Earlier this month, North Korea conducted a test of a hydrogen bomb, the most powerful North Korean nuclear weapon yet recorded. The hydrogen bomb test caused a tremor ranking at 6.3 on the Richter scale, per CNBC.
The United Nations Security Council imposed new sanctions on North Korea, targeting its primary exports. These sanctions would reduce the country’s economic capability to fuel its growing nuclear industry, according to CNN.
The Daily Orange spoke with Corri Zoli, director of research and research assistant professor at Syracuse University’s Institute for National Security and Counterterrorism, and Frederick Carriere, research professor at the Maxwell School of Citizenship and Public Affairs, to discuss the heightened global tension surrounding North Korea.
The D.O.: Why is North Korea’s testing of a hydrogen bomb more significant than their past five nuclear tests?
Corri Zoli: Their technology system has radically improved. They’ve been able to do this miniaturization thing which suggests either they’ve trained up a new generation of sophisticated experts, or they are relying on another hostile nation’s expertise — many have speculated Iran — or it could be some shared expertise for these three or four different regions.
These states in these regions may have a bone to pick with the United States or NATO and other security collaborations, or they’re doing this on the sly to buck the system a little bit, to try to establish a little more hegemony in their region.
Frederick Carriere: The magnitude of destruction a hydrogen bomb is capable of underscores the general concern about their testing and potential using of these weapons.
They tested a kind of bomb that was used in Hiroshima many, many years ago, and for all intents and purposes that bomb would be just as devastating. It makes a much more forceful statement with a hydrogen bomb.
The D.O.: United States Defense Secretary James Mattis responded to reporters with stating that any threat to the United States, its allies or its territories “will be met with a massive military response, a response both effective and overwhelming.” What do you think qualifies as a threat?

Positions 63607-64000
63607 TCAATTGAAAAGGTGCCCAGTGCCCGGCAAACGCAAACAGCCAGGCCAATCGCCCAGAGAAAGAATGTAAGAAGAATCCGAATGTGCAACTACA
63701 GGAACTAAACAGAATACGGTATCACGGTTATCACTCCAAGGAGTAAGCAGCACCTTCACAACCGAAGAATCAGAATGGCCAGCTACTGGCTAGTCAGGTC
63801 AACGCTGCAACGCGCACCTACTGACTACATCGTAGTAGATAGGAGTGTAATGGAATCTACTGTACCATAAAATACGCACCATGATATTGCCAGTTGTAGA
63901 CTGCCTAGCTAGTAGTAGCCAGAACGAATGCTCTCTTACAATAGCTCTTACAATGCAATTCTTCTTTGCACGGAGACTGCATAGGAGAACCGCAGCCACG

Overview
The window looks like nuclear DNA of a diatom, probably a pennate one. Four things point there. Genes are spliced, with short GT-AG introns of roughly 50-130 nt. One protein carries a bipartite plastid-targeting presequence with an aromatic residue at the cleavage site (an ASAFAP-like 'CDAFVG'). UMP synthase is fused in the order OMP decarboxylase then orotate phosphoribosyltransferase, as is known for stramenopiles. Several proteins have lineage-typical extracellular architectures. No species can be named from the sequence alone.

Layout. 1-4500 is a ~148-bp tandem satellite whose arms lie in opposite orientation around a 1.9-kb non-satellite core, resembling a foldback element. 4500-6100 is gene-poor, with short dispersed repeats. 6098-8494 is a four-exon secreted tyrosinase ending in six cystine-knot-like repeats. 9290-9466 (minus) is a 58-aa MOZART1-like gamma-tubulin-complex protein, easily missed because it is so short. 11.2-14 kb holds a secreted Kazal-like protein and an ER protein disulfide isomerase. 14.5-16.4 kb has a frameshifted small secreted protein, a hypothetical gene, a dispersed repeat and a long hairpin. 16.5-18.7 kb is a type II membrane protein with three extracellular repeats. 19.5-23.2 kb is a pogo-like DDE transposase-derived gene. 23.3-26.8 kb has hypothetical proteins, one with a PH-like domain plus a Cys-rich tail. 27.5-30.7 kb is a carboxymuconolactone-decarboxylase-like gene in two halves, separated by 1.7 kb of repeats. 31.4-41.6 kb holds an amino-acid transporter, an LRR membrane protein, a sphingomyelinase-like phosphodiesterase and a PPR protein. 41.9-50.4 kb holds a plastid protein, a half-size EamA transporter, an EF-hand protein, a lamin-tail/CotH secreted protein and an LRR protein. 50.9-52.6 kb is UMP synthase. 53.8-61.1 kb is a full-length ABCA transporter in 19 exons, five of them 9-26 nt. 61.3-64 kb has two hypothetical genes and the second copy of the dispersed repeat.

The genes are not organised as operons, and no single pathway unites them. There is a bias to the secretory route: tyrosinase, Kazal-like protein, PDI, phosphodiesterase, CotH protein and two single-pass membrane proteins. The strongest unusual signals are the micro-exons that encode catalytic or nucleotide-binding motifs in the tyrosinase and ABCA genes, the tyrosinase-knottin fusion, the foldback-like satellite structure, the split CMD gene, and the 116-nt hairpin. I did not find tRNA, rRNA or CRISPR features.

C.Z.: This, I mean (Mattis), is obviously referring to this kind of technological advance and then the statements that North Korea’s government is making to threaten both its regional neighbors — Japan, in particular — so it’s essentially making statements.
And now it has the tools and technological advancements to back up these threats. So he is referring to that, and stating that we now have justification if we need to act.
F.C.: The latter part of that statement is alluding to a possibility that we would actually use some kind of nuclear device against North Korea.
But the first part — “threat” — he is being very, very vague. Normally, (the Secretary of Defense) would say if we are attacked, then of course we will result in a military response.
The D.O.: What effect will the United Nations Security Council’s sanctions have against North Korea? Will it cause any global economic issues?
C.Z.: I don’t know about global economic issues, but I think that this is the most important piece of the story. The five permanent members of the Security Council went into the same room and negotiated to create a unilateral consensus on creating a pretty serious sanctions regime against North Korea for their threatening behavior.
I mean, we’re not doing very well at this historical moment with Russia, and China we’ve had a lot of pure competition with over the years, so the fact that everyone could sit in the same room and agree is extremely significant.
F.C.: I think the problem of whether or not UN sanctions will achieve their purpose is a question that has not changed. Even in the UN resolution themselves, there is always a paragraph that states: This sanction should not, in any way, negatively impact the humanitarian needs of the people.
It’s only the real idealists that are absolutely convinced that the sanction regime will force North Korea to cave in order to survive … Sanctions are in place in order to send the message that North Korea is an unacceptable member of the international community due to their continuous testing of nuclear weaponry.
The D.O.: Do you think war against North Korea is inevitable or avoidable?
C.Z.: I think war is getting ahead of ourselves. This is a confusion people often have on international security issues. A lot of times leaders, especially like the Secretary of Defense, make statements because they’re trying to deter a bad actor from doing something.
… In some ways you’re seeing much stronger language coming out of the national security community now because they’re trying to reset expectations globally.
We are not going to tolerate some of the things we were tolerating before. Furthermore, we are going to give you all the information you need to know to not miscalculate. They’re using this really strong language; that doesn’t mean we are going to war. It’s a language that’s instrumental to communicate to people, very clearly, that we are strong.
Published on September 13, 2017 at 12:13 am